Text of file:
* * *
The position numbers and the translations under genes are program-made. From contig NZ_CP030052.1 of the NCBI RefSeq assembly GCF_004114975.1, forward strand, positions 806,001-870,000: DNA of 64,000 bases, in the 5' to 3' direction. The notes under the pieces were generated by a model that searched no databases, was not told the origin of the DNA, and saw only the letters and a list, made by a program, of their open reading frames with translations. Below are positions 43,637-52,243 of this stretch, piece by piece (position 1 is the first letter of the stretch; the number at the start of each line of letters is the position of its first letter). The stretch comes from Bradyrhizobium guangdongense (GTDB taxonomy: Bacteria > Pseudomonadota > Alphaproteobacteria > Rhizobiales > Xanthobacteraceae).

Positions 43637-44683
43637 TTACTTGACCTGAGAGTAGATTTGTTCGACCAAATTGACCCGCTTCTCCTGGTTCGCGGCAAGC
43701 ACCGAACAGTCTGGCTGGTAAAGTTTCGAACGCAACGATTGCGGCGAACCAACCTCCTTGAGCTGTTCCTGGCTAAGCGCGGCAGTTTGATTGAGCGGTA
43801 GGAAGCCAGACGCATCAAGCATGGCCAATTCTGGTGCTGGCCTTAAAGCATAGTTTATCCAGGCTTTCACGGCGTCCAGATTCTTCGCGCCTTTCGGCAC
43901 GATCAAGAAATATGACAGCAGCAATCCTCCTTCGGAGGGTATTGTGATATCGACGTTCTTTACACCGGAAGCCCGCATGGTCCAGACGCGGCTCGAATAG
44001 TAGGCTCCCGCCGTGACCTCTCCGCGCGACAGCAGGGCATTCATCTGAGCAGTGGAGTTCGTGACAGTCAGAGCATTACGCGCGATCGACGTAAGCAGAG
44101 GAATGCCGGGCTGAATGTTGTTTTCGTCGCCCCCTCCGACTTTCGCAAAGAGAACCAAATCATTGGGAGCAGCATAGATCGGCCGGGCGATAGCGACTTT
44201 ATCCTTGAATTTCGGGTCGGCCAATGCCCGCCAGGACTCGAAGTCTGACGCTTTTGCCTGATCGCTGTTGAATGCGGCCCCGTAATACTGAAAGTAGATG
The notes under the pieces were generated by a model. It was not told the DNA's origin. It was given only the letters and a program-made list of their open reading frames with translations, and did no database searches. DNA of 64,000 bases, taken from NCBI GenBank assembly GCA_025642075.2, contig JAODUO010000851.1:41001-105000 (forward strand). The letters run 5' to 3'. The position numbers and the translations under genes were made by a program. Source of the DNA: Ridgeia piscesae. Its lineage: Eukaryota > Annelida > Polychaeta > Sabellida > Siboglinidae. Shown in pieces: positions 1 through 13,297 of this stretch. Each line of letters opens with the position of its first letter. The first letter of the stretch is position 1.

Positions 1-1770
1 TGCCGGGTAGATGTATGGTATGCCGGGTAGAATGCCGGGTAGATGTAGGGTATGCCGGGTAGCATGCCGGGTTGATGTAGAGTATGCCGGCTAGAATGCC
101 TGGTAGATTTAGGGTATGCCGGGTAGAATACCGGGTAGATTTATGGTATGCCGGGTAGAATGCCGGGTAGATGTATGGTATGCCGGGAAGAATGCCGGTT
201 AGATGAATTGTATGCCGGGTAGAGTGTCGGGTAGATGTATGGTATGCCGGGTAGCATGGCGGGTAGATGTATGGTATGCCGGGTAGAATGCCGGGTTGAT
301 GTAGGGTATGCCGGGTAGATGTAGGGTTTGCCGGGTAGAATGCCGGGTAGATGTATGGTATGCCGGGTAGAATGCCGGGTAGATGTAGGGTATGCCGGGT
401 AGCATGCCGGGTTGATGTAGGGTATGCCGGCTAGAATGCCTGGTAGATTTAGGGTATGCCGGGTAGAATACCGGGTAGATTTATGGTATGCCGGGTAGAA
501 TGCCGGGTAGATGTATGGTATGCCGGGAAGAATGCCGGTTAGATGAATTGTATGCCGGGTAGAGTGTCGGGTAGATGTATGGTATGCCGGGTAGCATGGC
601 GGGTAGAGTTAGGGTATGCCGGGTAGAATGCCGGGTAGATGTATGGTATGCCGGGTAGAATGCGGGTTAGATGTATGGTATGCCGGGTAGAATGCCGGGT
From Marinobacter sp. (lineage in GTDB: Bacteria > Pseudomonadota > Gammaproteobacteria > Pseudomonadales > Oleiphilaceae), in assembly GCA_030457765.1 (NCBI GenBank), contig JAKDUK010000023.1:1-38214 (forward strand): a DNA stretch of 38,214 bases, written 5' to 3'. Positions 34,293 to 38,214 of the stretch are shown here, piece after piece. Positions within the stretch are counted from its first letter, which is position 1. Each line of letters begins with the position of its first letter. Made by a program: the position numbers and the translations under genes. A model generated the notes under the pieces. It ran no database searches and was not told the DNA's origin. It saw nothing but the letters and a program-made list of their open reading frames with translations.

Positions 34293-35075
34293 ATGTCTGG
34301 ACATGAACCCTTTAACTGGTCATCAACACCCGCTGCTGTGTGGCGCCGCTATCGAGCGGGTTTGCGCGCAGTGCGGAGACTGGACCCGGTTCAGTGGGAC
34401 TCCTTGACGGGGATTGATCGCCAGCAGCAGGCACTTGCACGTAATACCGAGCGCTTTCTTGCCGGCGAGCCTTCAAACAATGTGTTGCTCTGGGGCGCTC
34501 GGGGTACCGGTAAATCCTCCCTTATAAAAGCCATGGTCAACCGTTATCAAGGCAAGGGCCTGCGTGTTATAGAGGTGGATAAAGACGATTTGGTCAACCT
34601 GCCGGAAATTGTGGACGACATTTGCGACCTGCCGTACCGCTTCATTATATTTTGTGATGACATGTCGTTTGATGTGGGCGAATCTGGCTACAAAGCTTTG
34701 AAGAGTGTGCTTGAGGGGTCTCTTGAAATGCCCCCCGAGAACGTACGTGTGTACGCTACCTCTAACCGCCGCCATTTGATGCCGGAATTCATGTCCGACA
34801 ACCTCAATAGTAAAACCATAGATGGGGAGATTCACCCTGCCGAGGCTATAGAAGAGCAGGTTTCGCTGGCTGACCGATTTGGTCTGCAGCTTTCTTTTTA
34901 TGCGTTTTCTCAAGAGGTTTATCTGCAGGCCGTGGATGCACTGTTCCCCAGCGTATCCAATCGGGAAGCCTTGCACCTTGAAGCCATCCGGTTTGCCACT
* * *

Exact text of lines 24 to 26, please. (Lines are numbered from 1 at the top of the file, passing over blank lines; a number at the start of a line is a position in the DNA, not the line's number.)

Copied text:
34501 GGGGTACCGGTAAATCCTCCCTTATAAAAGCCATGGTCAACCGTTATCAAGGCAAGGGCCTGCGTGTTATAGAGGTGGATAAAGACGATTTGGTCAACCT
34601 GCCGGAAATTGTGGACGACATTTGCGACCTGCCGTACCGCTTCATTATATTTTGTGATGACATGTCGTTTGATGTGGGCGAATCTGGCTACAAAGCTTTG
34701 AAGAGTGTGCTTGAGGGGTCTCTTGAAATGCCCCCCGAGAACGTACGTGTGTACGCTACCTCTAACCGCCGCCATTTGATGCCGGAATTCATGTCCGACA